Mr. Wimpy, Oric

It could be argued that the Oric version of Mr. Wimpy is better than the ZX Spectrum version. It does look slightly better graphically, but I think that a more diplomatic solution would be to say that both are as bad as each other…

Maybe that’s a little harsh. Maybe it isn’t. It depends on your point of view.

Both games feature the same two-screen sections – fetch the food (times three), then a blatant BurgerTime rip-off. Both games have flickery sprites and colour clash. Both games have unremarkable gameplay. Both games have sketchy AI on the enemies… Need I go on?

The Oric version has a better attract screen and a more colourful Mr. Wimpy sprite, so is the best. There – that’s solved that one… šŸ™‚

More: Mr. Wimpy on Wikipedia

Mr. Wimpy, ZX Spectrum

Mr. Wimpy is an early ZX SpectrumĀ game from Ocean Software, first published in 1984. It is based on (and licensed from) the Wimpy chain of restaurants – in particular their mascot: Mr. Wimpy. Wimpy restaurants were more widespread in the 1980s than they are today, but this was still a surprising release from Ocean.

What is not very surprising is that Mr. Wimpy is a clone of BurgerTime, although it does have an extra level that you have to play through before getting to the BurgerTime clone.

That first level is a simple ‘fetch’ game where Mr. Wimpy walks from the left side of the screen to the right, picks up an item of food, then returns back to the starting point – the caveat being: if Mr. Wimpy is touched by one of the moving hazards he loses the item and must try again.

Mr. Wimpy is neither a particularly great game, nor a particularly memorable release from Ocean, although it is an interesting curiosity from the mists of time. Is it still worth playing today? Of course it is! šŸ™‚

More: Mr. Wimpy on Wikipedia

The Sentinel, Atari ST

I keep banging on about Geoff Crammond‘s The Sentinel and will probably continue to do so until I’ve written about every version available. šŸ™‚

Converted in 1986 by Firebird, the Atari ST version of The Sentinel is just as good as the Amiga version – or any of the other conversions that were made from the BBC Micro original. Meaning: no bad versions of the game exist. Not that I’m aware of anyway.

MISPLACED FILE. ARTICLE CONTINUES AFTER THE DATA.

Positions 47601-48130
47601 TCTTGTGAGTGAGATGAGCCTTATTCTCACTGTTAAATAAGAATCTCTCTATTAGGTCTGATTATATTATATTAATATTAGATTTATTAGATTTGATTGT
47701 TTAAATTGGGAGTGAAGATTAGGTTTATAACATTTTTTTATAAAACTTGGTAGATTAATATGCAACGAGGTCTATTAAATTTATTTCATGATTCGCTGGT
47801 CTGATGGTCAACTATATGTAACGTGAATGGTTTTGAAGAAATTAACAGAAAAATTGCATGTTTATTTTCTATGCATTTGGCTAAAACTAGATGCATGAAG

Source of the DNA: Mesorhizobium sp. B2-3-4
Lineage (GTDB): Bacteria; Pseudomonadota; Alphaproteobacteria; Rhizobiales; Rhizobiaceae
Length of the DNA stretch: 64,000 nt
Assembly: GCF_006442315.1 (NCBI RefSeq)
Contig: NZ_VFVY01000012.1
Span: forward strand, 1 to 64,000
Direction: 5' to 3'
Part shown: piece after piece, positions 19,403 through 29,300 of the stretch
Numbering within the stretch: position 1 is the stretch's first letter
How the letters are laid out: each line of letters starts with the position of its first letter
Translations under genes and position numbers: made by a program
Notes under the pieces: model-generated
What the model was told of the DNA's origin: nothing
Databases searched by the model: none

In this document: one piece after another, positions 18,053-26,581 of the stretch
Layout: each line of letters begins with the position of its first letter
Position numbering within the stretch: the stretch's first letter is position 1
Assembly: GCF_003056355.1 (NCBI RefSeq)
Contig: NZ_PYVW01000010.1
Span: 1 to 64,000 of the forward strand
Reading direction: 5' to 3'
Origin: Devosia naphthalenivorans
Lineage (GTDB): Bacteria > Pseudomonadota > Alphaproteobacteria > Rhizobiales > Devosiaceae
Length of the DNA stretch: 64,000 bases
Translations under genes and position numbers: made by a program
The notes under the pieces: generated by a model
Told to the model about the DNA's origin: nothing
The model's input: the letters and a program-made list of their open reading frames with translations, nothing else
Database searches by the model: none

The Sentinel is actually quite simple to play, when you figure out what to do, and the aim is simple: to gain height on the landscape, until you’re able to see the ground The Sentinel is standing on. Once you can do that you can absorb him, rather than the other way around.

A tense and gripping game with 10,000 different, procedurally-generated levels, The Sentinel really is the thinking-man’s video game classic. It will definitely not appeal to lazy people who can’t be bothered to learn how to play a game unless it’s spoon-fed to them with a tutorial. And it will positively delight those who twig it.

Don’t be a Sentinel virgin. Join the club: know how to play it… Go and absorb The Sentinel. At least once. Then you can say your life is complete.

More: The Sentinel on Wikipedia

Travel With Trashman, ZX Spectrum

The sequel to the classic Trashman is another excellent ‘leftfield’ Spectrum game from Malcolm Evans and New Generation Software.

In Travel With Trashman you’re again controlling Trashman – a bin man – and one who is on holiday and also who is incapable of walking away from litter he finds on the ground.

The basic premise is to pick up litter on each screen, earning cash as you do so, while also avoiding touching other people (you lose cash if you touch someone). As you accumulate cash you can afford to fly to further-flung places around the world to pick up litter. There areĀ 13 different destinations to travel to in total, including: Alice Springs, Benares, Chichen Itza, Kanyu, London, Hong Kong, Jerusalem, Madrid, Moscow, Munich, Paris, New Orleans, and Samoa.

Travel With Trashman is a simple game, but is definitely fun, plus it also teaches about geography and different places around the world, even if the representations are satirical. The stereotypes are certainly not offensive, though.

More: Travel With Trashman on World of Spectrum

Spindizzy Worlds, Super Nintendo

Paul Shirley‘s superb isometric puzzle/action game, Spindizzy Worlds, translates well to the Super Nintendo, even though this conversion did not have his blessing.

The SNES conversion was programmed by Japanese developerĀ ASCII Corporation in 1992, (after acquiring the rights from Activision in a controversial deal), and it has to be said: they did a pretty good job. From the nicely presented opening sequence (complete with Mode 7 scaling planets), to the silky-smooth, full-screen scrolling – everything seems polished to the max.